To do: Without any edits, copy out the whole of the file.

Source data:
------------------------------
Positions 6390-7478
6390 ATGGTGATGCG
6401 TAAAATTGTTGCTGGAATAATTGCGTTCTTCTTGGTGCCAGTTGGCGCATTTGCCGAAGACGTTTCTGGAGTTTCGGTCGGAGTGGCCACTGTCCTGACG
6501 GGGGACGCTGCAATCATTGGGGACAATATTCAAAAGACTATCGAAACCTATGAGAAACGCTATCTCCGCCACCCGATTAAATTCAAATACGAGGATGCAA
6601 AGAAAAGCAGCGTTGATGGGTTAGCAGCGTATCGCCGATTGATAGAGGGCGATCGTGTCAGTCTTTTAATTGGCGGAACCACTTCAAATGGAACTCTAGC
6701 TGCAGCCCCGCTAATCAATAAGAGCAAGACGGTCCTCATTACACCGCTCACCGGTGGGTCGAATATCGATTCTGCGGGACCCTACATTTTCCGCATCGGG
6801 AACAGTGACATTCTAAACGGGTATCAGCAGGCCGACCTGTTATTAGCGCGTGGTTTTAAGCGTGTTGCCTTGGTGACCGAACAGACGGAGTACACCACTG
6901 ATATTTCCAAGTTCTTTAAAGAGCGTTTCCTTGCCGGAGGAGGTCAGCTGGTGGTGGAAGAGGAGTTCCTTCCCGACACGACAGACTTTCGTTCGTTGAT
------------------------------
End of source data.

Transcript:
Positions 6390-7478
6390 ATGGTGATGCG
6401 TAAAATTGTTGCTGGAATAATTGCGTTCTTCTTGGTGCCAGTTGGCGCATTTGCCGAAGACGTTTCTGGAGTTTCGGTCGGAGTGGCCACTGTCCTGACG
6501 GGGGACGCTGCAATCATTGGGGACAATATTCAAAAGACTATCGAAACCTATGAGAAACGCTATCTCCGCCACCCGATTAAATTCAAATACGAGGATGCAA
6601 AGAAAAGCAGCGTTGATGGGTTAGCAGCGTATCGCCGATTGATAGAGGGCGATCGTGTCAGTCTTTTAATTGGCGGAACCACTTCAAATGGAACTCTAGC
6701 TGCAGCCCCGCTAATCAATAAGAGCAAGACGGTCCTCATTACACCGCTCACCGGTGGGTCGAATATCGATTCTGCGGGACCCTACATTTTCCGCATCGGG
6801 AACAGTGACATTCTAAACGGGTATCAGCAGGCCGACCTGTTATTAGCGCGTGGTTTTAAGCGTGTTGCCTTGGTGACCGAACAGACGGAGTACACCACTG
6901 ATATTTCCAAGTTCTTTAAAGAGCGTTTCCTTGCCGGAGGAGGTCAGCTGGTGGTGGAAGAGGAGTTCCTTCCCGACACGACAGACTTTCGTTCGTTGAT